Maybe this will help you understand. Christine Skoutelas at A Morning Grouch enlightens those without children as to why she and other people with kids seem to socially disappear. (Now, I’m inclined to socially disappear anyway, but having kids only turns it from a predeliction to a kind of existential necessity.)
Here’s two parts to her post that really stood out to me, first, on why we don’t want to “bring the kids along,” even if it’s totally cool with you:
We just can’t focus on you very well when we have to simultaneously keep an eye on our kids making sure they don’t choke, drown in randomly placed vat of water or get a head injury bumping into the pointy corner of a table. We spend a lot more time and energy worrying about keeping our brood alive than you might imagine. A lot of times we host events you don’t get invited to. Again, this isn’t because YOU aren’t fun, it’s because our events aren’t fun, at least not for most adults. They are loud, obnoxious, and strategically located where there are wide open spaces or playscapes that allow toddlers to run and bounce off padded surfaces, screaming like banshees, that allow us to leave the Xanax at home since we don’t have to fear death by pointy edge.
Imagine the anxiety level in the room when it’s parents with kids doing stuff with other parents with kids! It’s like the other parents aren’t even there. But at least everyone’s on the same page.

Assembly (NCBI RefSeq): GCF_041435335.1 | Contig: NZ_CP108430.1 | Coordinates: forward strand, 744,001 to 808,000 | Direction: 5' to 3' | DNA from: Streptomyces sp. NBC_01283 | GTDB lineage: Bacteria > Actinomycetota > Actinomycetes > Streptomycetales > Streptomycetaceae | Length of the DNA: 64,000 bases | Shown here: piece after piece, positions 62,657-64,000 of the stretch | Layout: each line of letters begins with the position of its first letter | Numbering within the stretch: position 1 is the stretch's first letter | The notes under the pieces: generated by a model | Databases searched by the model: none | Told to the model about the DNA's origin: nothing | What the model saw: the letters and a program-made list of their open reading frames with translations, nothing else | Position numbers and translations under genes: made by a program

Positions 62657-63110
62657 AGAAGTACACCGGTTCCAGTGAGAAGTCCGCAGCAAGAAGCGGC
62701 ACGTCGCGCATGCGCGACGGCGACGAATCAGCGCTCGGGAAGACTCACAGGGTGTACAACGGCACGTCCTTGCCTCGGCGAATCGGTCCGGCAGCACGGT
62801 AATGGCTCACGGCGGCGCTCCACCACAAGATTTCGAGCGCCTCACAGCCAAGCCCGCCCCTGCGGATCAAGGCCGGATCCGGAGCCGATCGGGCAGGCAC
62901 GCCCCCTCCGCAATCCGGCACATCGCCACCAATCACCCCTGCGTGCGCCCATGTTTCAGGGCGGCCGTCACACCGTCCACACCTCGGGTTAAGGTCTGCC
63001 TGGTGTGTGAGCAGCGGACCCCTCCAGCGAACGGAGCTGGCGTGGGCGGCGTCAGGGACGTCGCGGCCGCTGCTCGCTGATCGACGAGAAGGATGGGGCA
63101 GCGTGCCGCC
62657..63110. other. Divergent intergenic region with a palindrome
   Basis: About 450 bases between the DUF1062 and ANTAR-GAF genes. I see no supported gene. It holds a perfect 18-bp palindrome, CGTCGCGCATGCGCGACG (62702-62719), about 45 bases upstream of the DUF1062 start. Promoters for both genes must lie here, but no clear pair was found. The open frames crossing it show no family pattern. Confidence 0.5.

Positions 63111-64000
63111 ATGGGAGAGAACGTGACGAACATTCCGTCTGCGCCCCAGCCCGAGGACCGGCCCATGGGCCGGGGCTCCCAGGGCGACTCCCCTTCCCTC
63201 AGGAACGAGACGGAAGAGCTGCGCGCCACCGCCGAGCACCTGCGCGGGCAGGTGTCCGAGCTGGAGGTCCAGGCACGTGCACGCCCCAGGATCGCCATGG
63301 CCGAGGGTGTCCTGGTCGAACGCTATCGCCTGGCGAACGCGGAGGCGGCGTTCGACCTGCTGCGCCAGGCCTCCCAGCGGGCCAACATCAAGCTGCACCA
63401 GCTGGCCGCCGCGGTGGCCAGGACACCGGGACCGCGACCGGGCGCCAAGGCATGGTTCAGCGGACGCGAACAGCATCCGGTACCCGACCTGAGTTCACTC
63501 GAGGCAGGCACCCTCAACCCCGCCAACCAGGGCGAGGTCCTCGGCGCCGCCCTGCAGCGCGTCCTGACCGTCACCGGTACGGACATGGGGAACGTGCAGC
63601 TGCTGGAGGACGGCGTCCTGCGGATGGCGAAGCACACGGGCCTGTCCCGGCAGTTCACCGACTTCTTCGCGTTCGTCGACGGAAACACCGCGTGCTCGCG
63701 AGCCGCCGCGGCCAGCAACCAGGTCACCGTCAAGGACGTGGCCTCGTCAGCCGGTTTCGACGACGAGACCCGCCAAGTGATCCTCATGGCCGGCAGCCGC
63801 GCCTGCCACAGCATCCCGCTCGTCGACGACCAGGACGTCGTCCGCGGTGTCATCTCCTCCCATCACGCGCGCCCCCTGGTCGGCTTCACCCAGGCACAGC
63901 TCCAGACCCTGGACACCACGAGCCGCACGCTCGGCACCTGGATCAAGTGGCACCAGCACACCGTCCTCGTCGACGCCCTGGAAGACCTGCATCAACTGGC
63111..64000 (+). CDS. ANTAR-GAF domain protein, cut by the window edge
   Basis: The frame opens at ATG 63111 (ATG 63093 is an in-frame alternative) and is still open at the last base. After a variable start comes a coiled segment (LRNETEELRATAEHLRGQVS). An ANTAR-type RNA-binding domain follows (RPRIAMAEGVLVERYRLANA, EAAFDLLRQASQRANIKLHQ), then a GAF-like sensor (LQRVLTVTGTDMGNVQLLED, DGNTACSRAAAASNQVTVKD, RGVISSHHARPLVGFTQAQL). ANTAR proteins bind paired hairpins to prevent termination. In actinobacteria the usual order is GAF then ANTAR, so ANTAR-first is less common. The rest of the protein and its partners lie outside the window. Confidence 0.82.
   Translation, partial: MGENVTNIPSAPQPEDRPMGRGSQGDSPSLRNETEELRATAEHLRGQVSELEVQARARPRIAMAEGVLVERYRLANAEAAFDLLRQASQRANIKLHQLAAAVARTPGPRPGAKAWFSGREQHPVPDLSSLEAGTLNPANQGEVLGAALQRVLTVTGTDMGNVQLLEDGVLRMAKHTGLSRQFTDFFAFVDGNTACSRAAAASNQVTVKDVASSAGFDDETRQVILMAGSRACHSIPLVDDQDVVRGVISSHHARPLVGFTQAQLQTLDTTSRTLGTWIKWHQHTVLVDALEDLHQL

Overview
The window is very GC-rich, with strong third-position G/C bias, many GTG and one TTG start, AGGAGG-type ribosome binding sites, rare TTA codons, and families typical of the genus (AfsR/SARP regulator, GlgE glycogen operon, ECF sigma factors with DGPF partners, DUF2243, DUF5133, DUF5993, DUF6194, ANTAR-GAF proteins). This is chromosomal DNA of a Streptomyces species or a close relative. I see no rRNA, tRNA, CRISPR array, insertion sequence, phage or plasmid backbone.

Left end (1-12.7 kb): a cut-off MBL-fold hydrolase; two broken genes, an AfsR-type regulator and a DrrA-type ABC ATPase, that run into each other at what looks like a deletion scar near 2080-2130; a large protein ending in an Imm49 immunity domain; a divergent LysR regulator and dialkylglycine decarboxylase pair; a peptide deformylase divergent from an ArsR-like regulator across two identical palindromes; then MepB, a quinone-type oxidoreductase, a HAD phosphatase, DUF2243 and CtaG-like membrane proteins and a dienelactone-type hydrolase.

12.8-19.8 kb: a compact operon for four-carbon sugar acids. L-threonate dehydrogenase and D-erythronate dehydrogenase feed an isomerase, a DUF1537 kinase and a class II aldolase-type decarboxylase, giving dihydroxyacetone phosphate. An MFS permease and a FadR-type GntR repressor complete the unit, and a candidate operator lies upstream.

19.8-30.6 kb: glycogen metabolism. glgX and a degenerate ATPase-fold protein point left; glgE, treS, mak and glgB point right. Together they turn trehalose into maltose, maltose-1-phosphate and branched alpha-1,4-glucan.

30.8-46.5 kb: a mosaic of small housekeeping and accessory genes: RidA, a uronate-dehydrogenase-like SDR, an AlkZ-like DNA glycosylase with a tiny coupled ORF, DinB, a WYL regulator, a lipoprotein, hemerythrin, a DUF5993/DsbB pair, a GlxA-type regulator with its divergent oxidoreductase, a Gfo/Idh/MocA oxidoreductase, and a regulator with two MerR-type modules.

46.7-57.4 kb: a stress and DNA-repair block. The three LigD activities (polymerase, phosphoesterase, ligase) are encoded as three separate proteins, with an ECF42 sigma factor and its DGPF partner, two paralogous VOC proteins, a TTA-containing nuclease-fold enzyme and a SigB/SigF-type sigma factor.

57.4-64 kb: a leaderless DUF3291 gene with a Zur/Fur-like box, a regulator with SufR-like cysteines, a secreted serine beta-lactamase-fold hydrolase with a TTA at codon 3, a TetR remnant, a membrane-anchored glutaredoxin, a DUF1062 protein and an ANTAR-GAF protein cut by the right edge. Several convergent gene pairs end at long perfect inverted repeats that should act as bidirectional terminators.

But here was the big one for me, on the value of idleness:
We’re spending so much energy carrying, wiping, toting, cleaning, chasing after, listening to, reasoning with, teaching, and doing, that sometimes we need to just sit, in a quiet space, for ten or thirty or one-hundred-and-twenty minutes in a row, for our own sanity, and for the safety of those around us. There is no sleeping in, or afternoon naps, or resting on the weekend, so these moments are critical to help our bodies and minds recover and recharge for the remainder of our day or week. God help you if you infringe on our time we’ve allotted to revive ourselves.
Exactly. I’ve always been overly precious of my free time, since I’m a severe introvert and a value beyond measure my chances to get the hell away. But caring for kids, worthwhile as it absolutely is for me, just leaves me with nothing to run on. Whereas day-to-day activity and interactions were already draining, being a parent has utterly sapped all reserves. It’s actually a miracle that I get to work from home, making my in-person time significantly mitigated. But when I once donned the Blue Shirt in the Brushed Aluminum Retail Location, that was nothing but personal interactions.
Back then, though, I only had one kid.